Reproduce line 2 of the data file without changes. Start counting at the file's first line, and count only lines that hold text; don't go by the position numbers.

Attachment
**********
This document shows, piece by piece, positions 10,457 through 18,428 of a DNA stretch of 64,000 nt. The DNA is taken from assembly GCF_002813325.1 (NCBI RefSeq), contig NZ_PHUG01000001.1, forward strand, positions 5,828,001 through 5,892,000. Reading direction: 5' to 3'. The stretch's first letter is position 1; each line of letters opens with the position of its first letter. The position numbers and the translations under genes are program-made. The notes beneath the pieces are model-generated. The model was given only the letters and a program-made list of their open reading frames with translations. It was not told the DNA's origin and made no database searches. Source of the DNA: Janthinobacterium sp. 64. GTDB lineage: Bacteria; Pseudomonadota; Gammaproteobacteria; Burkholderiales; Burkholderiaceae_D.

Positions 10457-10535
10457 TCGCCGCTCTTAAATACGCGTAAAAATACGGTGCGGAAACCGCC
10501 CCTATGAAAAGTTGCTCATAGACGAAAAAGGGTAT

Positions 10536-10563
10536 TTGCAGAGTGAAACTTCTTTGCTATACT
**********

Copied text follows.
Positions 10457-10535